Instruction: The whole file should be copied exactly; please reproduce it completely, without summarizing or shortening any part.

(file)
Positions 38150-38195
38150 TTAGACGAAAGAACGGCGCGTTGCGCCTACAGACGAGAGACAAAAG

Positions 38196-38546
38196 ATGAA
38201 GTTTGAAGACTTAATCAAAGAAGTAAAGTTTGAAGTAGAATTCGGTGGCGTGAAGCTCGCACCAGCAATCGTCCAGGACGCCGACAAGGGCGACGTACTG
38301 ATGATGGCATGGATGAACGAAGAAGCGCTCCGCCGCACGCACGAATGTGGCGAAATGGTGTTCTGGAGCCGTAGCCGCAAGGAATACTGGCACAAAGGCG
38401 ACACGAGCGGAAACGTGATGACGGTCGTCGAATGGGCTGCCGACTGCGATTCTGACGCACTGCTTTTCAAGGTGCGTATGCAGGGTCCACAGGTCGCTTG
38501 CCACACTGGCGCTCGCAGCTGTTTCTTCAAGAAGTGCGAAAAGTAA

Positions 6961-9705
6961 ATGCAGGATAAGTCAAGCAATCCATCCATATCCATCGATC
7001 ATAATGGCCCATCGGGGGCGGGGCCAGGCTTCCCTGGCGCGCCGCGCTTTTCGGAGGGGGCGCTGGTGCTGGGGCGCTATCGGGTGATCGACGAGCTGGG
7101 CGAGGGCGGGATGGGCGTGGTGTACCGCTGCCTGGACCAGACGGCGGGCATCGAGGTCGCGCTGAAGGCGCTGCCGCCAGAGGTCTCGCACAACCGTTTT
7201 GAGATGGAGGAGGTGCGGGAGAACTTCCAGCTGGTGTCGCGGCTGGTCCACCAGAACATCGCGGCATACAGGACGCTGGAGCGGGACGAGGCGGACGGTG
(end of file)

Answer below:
Positions 38150-38195
38150 TTAGACGAAAGAACGGCGCGTTGCGCCTACAGACGAGAGACAAAAG

Positions 38196-38546
38196 ATGAA
38201 GTTTGAAGACTTAATCAAAGAAGTAAAGTTTGAAGTAGAATTCGGTGGCGTGAAGCTCGCACCAGCAATCGTCCAGGACGCCGACAAGGGCGACGTACTG
38301 ATGATGGCATGGATGAACGAAGAAGCGCTCCGCCGCACGCACGAATGTGGCGAAATGGTGTTCTGGAGCCGTAGCCGCAAGGAATACTGGCACAAAGGCG
38401 ACACGAGCGGAAACGTGATGACGGTCGTCGAATGGGCTGCCGACTGCGATTCTGACGCACTGCTTTTCAAGGTGCGTATGCAGGGTCCACAGGTCGCTTG
38501 CCACACTGGCGCTCGCAGCTGTTTCTTCAAGAAGTGCGAAAAGTAA

Positions 6961-9705
6961 ATGCAGGATAAGTCAAGCAATCCATCCATATCCATCGATC
7001 ATAATGGCCCATCGGGGGCGGGGCCAGGCTTCCCTGGCGCGCCGCGCTTTTCGGAGGGGGCGCTGGTGCTGGGGCGCTATCGGGTGATCGACGAGCTGGG
7101 CGAGGGCGGGATGGGCGTGGTGTACCGCTGCCTGGACCAGACGGCGGGCATCGAGGTCGCGCTGAAGGCGCTGCCGCCAGAGGTCTCGCACAACCGTTTT
7201 GAGATGGAGGAGGTGCGGGAGAACTTCCAGCTGGTGTCGCGGCTGGTCCACCAGAACATCGCGGCATACAGGACGCTGGAGCGGGACGAGGCGGACGGTG